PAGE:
A similar incident occured at Newcastle University last year, when cybercrime group DoppelPaymer commited a ransomware attack and threatened to leak data including student and staff information. There is no known correlation between these events. However, Orpheus Cyber explains that the education sector is a popular target for these cyber attacks, because underinvestment in cyber security systems results in vulnerabilities that can be easily exploited by malicious actors. The investigation into the University of Sunderland attack continues.
Ransomware attacks are ‘the most immediate danger’ to UK businesses, says UK cyber head
Lindy Cameron, the head of the National Cyber Security Centre (NCSC), has given a warning that businesses need to do more to protect themselves against ransomware attacks, describing these as ‘the most immediate danger to UK businesses and most other organisations’.
Speaking from the Chatham House Cyber 2021 Conference, she added that the challenge of fighting these attacks is that ‘the criminals responsible often operate beyond our borders, are increasingly successful in their endeavours, and pose a global challenge we must fight together to ensure no place becomes a safe haven’.
A wave of ransomware attacks has caused disruption throughout the world over the last year. Some of the most notable examples include the attack that caused weeks of disruption to Ireland’s health service earlier this year, and the Colonial Pipeline attack that resulted in massive fuel shortages across the east coast of the United States in the spring. Whether you work for a small business or a government body, the importance of practising cyber security in every level of your company cannot be underestimated. Check out our blog with some top tips on how to keep your business cyber secure here.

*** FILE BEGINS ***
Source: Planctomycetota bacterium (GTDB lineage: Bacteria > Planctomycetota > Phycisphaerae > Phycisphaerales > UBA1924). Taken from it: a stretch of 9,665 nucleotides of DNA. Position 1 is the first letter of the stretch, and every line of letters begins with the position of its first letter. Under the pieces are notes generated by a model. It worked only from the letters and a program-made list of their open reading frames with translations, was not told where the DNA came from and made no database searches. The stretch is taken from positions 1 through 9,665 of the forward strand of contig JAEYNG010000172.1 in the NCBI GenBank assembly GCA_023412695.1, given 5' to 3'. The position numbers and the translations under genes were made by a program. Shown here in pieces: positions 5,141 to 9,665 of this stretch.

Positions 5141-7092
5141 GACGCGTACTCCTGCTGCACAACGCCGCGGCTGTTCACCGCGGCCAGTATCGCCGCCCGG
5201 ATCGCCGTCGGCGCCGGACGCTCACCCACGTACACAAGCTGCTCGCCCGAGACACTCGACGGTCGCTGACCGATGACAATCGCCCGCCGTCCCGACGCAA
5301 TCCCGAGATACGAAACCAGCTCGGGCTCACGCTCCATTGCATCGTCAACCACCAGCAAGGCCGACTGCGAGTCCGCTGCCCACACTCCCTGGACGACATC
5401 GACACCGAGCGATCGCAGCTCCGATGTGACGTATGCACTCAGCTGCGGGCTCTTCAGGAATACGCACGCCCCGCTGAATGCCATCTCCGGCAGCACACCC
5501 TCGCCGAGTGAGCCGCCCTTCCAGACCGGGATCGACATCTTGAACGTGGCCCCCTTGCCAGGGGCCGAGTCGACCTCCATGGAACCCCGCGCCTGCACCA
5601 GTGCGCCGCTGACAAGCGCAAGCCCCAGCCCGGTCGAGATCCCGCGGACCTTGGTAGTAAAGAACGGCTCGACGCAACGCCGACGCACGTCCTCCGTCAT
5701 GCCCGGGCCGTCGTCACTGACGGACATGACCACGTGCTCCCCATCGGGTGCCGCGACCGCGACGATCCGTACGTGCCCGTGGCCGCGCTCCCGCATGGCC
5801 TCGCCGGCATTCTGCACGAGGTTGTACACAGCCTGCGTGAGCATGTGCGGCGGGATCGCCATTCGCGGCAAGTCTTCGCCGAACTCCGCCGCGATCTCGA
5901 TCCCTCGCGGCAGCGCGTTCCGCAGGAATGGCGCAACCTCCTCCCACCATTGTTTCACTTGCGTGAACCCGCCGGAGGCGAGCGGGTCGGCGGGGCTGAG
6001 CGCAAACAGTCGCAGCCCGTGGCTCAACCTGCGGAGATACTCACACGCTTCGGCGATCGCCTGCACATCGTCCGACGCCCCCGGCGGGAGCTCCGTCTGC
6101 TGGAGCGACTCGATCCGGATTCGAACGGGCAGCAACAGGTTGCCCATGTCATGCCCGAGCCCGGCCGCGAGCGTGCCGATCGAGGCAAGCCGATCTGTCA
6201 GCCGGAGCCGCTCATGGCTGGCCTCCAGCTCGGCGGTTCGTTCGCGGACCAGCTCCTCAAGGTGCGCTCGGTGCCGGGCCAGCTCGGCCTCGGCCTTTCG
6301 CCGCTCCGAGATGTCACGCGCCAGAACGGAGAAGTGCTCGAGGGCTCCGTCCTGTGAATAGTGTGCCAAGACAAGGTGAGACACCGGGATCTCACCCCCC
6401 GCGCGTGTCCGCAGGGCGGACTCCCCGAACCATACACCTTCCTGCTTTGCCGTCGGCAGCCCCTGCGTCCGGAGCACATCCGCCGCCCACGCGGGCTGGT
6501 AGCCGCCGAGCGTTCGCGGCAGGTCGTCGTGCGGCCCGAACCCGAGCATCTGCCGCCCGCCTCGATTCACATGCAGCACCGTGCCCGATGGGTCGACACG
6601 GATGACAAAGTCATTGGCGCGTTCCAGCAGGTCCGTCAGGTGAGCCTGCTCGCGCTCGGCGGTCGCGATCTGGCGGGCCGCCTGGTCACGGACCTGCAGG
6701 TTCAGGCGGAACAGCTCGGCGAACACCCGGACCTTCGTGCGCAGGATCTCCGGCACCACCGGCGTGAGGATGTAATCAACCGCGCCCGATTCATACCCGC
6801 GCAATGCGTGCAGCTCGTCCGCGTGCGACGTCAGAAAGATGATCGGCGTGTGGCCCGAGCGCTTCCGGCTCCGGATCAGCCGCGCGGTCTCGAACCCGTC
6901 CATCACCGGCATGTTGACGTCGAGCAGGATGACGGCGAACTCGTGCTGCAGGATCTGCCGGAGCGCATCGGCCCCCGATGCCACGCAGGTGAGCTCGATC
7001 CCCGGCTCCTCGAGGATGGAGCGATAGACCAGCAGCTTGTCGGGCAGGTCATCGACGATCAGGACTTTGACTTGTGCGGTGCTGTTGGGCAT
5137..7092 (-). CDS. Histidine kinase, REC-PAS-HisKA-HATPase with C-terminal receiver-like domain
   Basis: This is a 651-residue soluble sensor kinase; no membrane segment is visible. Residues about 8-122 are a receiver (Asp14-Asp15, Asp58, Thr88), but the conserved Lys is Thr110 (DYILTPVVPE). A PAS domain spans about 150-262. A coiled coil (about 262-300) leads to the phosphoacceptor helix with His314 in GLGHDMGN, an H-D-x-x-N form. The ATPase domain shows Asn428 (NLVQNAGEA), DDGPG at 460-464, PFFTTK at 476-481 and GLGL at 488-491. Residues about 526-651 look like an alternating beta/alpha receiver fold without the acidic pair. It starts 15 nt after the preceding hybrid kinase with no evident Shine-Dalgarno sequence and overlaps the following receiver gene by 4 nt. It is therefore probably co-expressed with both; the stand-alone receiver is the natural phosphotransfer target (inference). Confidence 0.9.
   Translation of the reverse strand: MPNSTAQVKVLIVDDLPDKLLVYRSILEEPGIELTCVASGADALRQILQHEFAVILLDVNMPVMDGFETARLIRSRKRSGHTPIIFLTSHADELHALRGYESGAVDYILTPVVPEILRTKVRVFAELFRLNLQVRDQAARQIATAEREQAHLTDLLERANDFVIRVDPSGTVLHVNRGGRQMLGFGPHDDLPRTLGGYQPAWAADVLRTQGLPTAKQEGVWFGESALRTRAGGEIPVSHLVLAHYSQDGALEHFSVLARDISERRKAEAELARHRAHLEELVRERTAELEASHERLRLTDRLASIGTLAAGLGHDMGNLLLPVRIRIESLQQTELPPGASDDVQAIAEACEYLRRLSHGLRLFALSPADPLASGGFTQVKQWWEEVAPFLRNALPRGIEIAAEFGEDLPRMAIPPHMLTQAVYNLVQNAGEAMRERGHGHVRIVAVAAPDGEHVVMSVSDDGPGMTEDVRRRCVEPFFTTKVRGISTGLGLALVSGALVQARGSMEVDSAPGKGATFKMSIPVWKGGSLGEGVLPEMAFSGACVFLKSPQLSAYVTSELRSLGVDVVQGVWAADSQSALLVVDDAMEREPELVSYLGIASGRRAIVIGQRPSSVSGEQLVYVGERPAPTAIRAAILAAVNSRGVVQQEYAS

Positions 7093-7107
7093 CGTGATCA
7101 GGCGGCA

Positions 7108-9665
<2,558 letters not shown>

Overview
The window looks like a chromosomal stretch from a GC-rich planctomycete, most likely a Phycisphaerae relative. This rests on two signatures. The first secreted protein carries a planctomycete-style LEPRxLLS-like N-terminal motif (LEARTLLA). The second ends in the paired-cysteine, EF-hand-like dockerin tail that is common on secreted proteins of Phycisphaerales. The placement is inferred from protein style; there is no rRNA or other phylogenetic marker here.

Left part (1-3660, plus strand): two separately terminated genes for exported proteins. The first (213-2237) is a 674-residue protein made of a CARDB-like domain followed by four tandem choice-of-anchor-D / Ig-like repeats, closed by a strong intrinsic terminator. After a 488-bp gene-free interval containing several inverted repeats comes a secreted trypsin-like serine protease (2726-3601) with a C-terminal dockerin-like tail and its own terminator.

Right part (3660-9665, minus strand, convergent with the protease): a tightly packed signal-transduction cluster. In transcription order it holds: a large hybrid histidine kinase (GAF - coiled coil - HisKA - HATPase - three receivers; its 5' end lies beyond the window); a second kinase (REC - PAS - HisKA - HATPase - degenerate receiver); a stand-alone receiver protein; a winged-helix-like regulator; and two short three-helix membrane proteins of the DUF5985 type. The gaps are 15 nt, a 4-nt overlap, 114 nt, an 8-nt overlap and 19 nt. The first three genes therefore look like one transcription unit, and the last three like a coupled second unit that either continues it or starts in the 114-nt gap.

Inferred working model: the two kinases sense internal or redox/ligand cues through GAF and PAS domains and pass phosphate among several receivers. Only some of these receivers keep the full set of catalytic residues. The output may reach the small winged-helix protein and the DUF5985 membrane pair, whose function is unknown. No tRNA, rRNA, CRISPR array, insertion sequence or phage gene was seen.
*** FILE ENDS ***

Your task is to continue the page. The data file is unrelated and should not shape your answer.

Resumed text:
US will have ‘no fighting chance’ against China in AI and Cyber Security, says ex-Pentagon chief software officer
In a strongly-worded statement of resignation shared on LinkedIn, the former Chief Software Officer for the United States Air Force has warned that the USA ‘will have no chance competing in a world where China has the drastic advantage’ in the cyber security and artificial intelligence (AI) fields in the next 20 years.
Nicolas Chaillan, who held the post for three years, criticised the Department of Defense for being ‘underutilized and poorly leveraged by the DOD’, claiming that ‘most of my time was wasted trying to convince folks to engage with me and consider more relevant and efficient solutions’. He added that China has a ‘booming, hardworking population’ that the U.S. can only compete with ‘by being smarter, more efficient, and forward-leaning through agility, rapid prototyping and innovation’.
Although the U.S. is known for having the highest military expenditure in the world, a recurring complaint throughout Chaillan’s letter is that his office was routinely underfunded. In May this year, the Biden administration announced its 2022 budget proposal, which included $9.8 billion for cybersecurity funding for federal civilian agencies. This number has been steadily increasing in recent years, so it will be interesting to see how (or if) the US uses this funding to catch up with China’s technological developments and hold onto its status as a global superpower.